Rev Theory guitarist Julien Jorgensen sat down with Type 3 Media to discuss how the band is gearing up for their upcoming headlining tour and album release.
Type 3 Media: Your new album Justice has been in the works for a while, how did it go putting that together?
Julien Jorgensen: We started writing it last year in January. It took about four or five months to write the record. We hired Terry Date to produce it, which was an awesome experience. We were in the studio for a few months, then at the end of the summer we had a record. We’ve been gearing up and chomping at the bit to go on the road to support it.
T3M: What kind of challenges did Terry Date bring to the studio for you?
JJ: The biggest thing with Terry is that he captures bands just being bands. We were basically forced to play everything live. He doesn’t rely on technology, so we recorded bass and drums live off the floor. We weren’t taking any shortcuts. There was a level of professionalism he brought to the table, and we challenged ourselves to be a better band.
T3M: I’ve had a chance to hear the record and think it sounds very cool. There are there some really interesting things going on. What was the most challenging thing you experienced in putting this album together?
JJ: Finishing it in time. It took forever, man. We went three weeks over budget. It was just a challenge to get everything where we wanted it to be. We’re perfectionists, and at the end of the day we wanted this to be great. I think the challenge was knowing when to stop. I think Terry brought a level of calmness to that. He was able to navigate everything, because we’re always like “it could be better, we gotta keep pushing, we got to keep trying new things.” So the biggest challenge for us was just being like “we’ll just deal with this, this is great,” and knowing when to accept that we’ve done everything we could to make it great.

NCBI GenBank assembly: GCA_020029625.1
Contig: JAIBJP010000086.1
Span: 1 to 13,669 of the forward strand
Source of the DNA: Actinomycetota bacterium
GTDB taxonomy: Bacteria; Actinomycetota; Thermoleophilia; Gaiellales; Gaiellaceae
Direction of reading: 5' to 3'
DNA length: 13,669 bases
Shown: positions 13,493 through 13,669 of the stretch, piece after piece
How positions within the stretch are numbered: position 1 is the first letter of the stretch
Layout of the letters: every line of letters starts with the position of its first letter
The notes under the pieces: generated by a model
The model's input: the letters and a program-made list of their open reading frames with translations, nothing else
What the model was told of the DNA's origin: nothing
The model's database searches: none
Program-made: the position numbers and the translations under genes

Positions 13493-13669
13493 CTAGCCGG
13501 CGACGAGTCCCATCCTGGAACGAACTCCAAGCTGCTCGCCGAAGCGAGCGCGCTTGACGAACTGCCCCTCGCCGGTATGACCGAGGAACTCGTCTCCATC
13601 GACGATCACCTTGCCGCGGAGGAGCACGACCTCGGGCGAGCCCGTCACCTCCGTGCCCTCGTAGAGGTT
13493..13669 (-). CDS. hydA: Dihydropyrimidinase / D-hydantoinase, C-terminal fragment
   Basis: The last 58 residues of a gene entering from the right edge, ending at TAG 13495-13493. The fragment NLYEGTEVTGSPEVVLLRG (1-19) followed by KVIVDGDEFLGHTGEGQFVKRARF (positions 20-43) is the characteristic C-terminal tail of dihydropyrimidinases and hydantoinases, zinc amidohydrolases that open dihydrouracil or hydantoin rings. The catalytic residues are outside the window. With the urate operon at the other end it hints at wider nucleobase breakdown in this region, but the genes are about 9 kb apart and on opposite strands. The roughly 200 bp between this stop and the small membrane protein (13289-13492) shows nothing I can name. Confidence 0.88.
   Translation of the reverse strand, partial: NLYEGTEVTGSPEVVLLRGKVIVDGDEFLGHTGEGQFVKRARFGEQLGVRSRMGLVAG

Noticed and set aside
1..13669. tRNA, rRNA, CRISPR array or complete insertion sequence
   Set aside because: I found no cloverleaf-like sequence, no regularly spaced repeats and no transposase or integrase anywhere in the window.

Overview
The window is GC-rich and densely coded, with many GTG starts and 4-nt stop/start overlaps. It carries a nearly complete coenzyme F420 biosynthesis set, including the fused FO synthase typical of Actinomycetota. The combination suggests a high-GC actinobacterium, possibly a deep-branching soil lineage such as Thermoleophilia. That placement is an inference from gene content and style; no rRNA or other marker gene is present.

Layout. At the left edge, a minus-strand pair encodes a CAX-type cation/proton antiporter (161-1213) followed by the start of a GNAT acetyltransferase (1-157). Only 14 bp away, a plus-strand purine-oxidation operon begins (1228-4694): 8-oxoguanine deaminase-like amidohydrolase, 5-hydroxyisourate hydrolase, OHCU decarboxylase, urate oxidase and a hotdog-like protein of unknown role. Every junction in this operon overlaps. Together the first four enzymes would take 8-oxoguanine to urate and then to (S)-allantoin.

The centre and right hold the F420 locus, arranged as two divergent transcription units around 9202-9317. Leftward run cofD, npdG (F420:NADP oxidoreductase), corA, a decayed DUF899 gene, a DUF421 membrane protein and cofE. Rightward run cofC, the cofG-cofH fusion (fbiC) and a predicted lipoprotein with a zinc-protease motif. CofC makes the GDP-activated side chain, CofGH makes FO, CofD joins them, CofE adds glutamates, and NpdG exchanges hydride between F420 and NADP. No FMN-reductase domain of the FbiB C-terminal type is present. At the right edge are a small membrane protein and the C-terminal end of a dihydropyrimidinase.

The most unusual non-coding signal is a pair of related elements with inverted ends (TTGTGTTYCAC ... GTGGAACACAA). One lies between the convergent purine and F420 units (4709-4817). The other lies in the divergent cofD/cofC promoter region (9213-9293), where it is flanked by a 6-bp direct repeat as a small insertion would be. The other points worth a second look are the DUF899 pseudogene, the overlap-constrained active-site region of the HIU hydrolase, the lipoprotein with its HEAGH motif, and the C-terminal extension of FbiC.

T3M: How did you end up going to college in Massachusetts where a few of you guys met?
JJ: I’m actually from Vancouver, and used to play hockey growing up. I played hockey at Merrimack College in North Andover, Massachusetts. Rich [Luzzi], our singer went to college there, and so did Dave [Agoglia] our drummer. I met them during freshman year. Literally, by second semester freshman year, we were playing in a band together. We’ve been together ever since and that’s the only band we’ve ever been in. We picked up Matty [McCloskey] when we started doing it full time in 2002. We picked up Rikki [Lixx] in 2007.
T3M: I know of a couple bands from that area who have done well. There must be something in the water.
JJ: We’ve had a chance to play with Godsmack and tour with those guys. We’ve had a chance to play with Staind. We looked up to those guys when we started. I remember, in like 1997, we played the Townhouse bar in Lawrence Massachusetts, and there was a poster of Godsmack on the wall. They were playing the same shitty college dive bar that we were playing in. About a year and a half later, they played at Woodstock 99. So we admired bands like that.